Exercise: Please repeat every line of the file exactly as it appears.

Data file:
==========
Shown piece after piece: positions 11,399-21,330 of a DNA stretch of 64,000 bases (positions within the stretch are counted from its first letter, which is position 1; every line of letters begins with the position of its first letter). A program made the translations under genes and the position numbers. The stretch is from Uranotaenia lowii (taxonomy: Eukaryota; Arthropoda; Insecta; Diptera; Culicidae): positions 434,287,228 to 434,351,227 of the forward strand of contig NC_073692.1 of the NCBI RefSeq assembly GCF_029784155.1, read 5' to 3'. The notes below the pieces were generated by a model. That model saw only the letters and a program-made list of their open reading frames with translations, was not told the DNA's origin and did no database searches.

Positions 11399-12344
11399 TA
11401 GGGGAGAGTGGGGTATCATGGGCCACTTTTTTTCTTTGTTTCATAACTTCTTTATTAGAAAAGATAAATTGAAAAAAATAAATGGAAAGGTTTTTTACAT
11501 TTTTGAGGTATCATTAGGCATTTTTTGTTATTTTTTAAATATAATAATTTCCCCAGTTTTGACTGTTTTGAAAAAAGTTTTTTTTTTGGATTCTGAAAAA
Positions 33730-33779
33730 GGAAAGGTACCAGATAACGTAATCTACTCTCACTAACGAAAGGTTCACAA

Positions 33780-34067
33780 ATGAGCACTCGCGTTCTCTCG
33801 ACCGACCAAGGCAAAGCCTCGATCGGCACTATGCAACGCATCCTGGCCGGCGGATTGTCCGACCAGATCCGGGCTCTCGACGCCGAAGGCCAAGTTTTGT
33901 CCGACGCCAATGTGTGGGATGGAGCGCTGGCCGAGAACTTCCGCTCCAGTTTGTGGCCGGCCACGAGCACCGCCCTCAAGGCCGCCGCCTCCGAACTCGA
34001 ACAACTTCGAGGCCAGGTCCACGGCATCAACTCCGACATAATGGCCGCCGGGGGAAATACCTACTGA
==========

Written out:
Shown piece after piece: positions 11,399-21,330 of a DNA stretch of 64,000 bases (positions within the stretch are counted from its first letter, which is position 1; every line of letters begins with the position of its first letter). A program made the translations under genes and the position numbers. The stretch is from Uranotaenia lowii (taxonomy: Eukaryota; Arthropoda; Insecta; Diptera; Culicidae): positions 434,287,228 to 434,351,227 of the forward strand of contig NC_073692.1 of the NCBI RefSeq assembly GCF_029784155.1, read 5' to 3'. The notes below the pieces were generated by a model. That model saw only the letters and a program-made list of their open reading frames with translations, was not told the DNA's origin and did no database searches.

Positions 11399-12344
11399 TA
11401 GGGGAGAGTGGGGTATCATGGGCCACTTTTTTTCTTTGTTTCATAACTTCTTTATTAGAAAAGATAAATTGAAAAAAATAAATGGAAAGGTTTTTTACAT
11501 TTTTGAGGTATCATTAGGCATTTTTTGTTATTTTTTAAATATAATAATTTCCCCAGTTTTGACTGTTTTGAAAAAAGTTTTTTTTTTGGATTCTGAAAAA
Positions 33730-33779
33730 GGAAAGGTACCAGATAACGTAATCTACTCTCACTAACGAAAGGTTCACAA

Positions 33780-34067
33780 ATGAGCACTCGCGTTCTCTCG
33801 ACCGACCAAGGCAAAGCCTCGATCGGCACTATGCAACGCATCCTGGCCGGCGGATTGTCCGACCAGATCCGGGCTCTCGACGCCGAAGGCCAAGTTTTGT
33901 CCGACGCCAATGTGTGGGATGGAGCGCTGGCCGAGAACTTCCGCTCCAGTTTGTGGCCGGCCACGAGCACCGCCCTCAAGGCCGCCGCCTCCGAACTCGA
34001 ACAACTTCGAGGCCAGGTCCACGGCATCAACTCCGACATAATGGCCGCCGGGGGAAATACCTACTGA